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Hike Into Boquillas Canyon, on the Mexican Border

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After a couple of days in the Big Bend area, I was beginning to forget that I was very close to the international border with Mexico.  At first, it seemed like a big deal, and I spent a lot of time thinking “That’s Mexico, right over there!”.  But as time went on, that line seemed less important.  The communities I visited on the American side seemed very American, not foreign.  People spoke English.  And I didn’t see anyone sneaking across the border.  The divide between the US and Mexico may be talked about a lot throughout the rest of the country, but here it was no big deal.

So it was quite shocking when I met my first Mexicans, and saw my first illegal border crossing, at Boquillas Canyon.  More about that in a moment. Let’s start…

… with the canyon itself.  Boquillas Canyon shares a lot in common with its upstream neighbor, Santa Elena Canyon.  I suspect it doesn’t get as many visitors as Santa Elena, though, because of its remote location, in the southeastern corner of Big Bend National Park.  The canyons are equally dramatic, with towering cliffs overlooking the calm river.

You can’t see the mouth of the canyon from the parking area.  A short trail begins here, that takes you up and over a small hill, where you get your first look at the Rio Grande.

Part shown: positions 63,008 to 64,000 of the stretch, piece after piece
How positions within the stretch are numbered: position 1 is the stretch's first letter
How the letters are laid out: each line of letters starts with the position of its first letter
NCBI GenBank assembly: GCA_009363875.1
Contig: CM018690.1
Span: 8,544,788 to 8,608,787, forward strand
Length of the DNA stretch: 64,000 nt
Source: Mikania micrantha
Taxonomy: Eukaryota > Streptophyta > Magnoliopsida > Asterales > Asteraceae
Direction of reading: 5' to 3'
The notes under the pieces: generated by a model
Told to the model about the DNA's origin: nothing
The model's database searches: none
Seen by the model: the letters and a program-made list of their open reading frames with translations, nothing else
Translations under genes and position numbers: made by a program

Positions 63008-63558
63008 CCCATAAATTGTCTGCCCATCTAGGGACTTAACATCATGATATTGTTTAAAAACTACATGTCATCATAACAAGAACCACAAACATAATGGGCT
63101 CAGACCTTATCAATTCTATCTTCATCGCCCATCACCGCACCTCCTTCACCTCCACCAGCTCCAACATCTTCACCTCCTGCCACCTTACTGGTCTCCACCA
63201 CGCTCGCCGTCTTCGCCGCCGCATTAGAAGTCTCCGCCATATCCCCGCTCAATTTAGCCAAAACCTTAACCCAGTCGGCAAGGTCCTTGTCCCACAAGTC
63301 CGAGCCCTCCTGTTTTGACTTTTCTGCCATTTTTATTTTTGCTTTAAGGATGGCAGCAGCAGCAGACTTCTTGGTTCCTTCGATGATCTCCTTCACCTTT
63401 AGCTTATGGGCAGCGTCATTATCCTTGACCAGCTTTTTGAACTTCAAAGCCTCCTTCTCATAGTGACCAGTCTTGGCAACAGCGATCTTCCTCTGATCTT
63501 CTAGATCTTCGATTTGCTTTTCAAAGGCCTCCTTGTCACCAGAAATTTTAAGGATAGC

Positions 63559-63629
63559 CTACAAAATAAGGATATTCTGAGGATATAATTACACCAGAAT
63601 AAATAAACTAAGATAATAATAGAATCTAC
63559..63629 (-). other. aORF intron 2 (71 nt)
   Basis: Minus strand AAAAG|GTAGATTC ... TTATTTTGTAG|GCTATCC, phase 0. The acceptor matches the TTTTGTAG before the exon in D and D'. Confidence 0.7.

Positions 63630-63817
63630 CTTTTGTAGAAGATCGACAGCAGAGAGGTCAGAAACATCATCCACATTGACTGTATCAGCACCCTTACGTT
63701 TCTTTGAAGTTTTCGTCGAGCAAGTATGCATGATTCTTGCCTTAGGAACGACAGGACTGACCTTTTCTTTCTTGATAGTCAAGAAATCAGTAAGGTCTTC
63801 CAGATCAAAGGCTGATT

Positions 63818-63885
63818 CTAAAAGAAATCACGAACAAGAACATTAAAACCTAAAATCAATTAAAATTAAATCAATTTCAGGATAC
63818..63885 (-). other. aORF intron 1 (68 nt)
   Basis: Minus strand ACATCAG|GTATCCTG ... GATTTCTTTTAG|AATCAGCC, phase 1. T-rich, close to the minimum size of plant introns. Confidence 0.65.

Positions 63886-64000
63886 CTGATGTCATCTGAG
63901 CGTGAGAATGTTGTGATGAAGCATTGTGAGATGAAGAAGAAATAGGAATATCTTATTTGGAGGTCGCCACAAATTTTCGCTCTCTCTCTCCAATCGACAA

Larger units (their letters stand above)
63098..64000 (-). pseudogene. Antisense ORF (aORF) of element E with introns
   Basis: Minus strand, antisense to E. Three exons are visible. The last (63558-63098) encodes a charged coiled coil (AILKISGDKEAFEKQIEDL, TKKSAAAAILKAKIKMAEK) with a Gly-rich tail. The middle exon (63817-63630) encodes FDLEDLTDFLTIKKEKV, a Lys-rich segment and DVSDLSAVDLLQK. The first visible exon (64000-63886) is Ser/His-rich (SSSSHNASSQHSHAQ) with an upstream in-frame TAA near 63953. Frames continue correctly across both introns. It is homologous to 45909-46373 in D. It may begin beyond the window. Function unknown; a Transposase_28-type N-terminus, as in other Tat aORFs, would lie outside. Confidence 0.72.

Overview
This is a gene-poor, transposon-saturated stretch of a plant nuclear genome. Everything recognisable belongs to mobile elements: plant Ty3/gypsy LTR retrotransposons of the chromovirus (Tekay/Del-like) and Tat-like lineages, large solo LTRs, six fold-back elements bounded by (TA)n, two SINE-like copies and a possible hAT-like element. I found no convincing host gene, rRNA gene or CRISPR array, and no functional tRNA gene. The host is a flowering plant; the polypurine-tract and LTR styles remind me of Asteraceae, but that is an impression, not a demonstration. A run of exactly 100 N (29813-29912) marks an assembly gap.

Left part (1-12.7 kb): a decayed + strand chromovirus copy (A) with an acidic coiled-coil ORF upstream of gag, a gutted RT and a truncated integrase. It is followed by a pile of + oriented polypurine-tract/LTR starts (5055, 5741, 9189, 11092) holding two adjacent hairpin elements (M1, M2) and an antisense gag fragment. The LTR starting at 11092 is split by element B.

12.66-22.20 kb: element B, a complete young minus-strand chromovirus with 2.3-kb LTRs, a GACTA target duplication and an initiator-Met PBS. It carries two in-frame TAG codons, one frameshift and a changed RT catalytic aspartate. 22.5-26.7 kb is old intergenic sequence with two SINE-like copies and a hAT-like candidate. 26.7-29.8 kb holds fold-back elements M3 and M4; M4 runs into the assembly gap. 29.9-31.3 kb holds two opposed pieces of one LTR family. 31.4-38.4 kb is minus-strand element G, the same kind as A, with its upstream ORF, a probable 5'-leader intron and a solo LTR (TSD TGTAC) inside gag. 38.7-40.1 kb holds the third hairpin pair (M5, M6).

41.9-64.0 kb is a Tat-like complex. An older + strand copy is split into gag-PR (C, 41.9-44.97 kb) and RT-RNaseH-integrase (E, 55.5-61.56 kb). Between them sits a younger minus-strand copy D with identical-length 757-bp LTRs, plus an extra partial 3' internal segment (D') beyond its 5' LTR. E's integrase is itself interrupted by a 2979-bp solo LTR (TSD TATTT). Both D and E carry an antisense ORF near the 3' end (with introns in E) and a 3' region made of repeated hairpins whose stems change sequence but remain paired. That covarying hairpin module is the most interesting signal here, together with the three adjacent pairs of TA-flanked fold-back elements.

The trail drops down the other side, and leads to the edge of the river, then takes you a short distance into the canyon.

As I headed down the hill, I came across a small display of jewelry and hand-painted hiking sticks, along with a sign saying that money would go to help school children in Boquillas del Carmen, an isolated Mexican town on the other side of the river.

“I wonder how those got over here?” I thought.

Then I walked a little further, and the singing began.  It was that “Ay, ay, ay, ay” song.  You know, the most generic Mexican song you can think of, the one you’ve heard a million times.

I quickly learned that I was hearing Victor, the singing Mexican.  He was seated in the shade, over on the Mexican side of the river.  Several empty cans had been placed along the path to collect donations.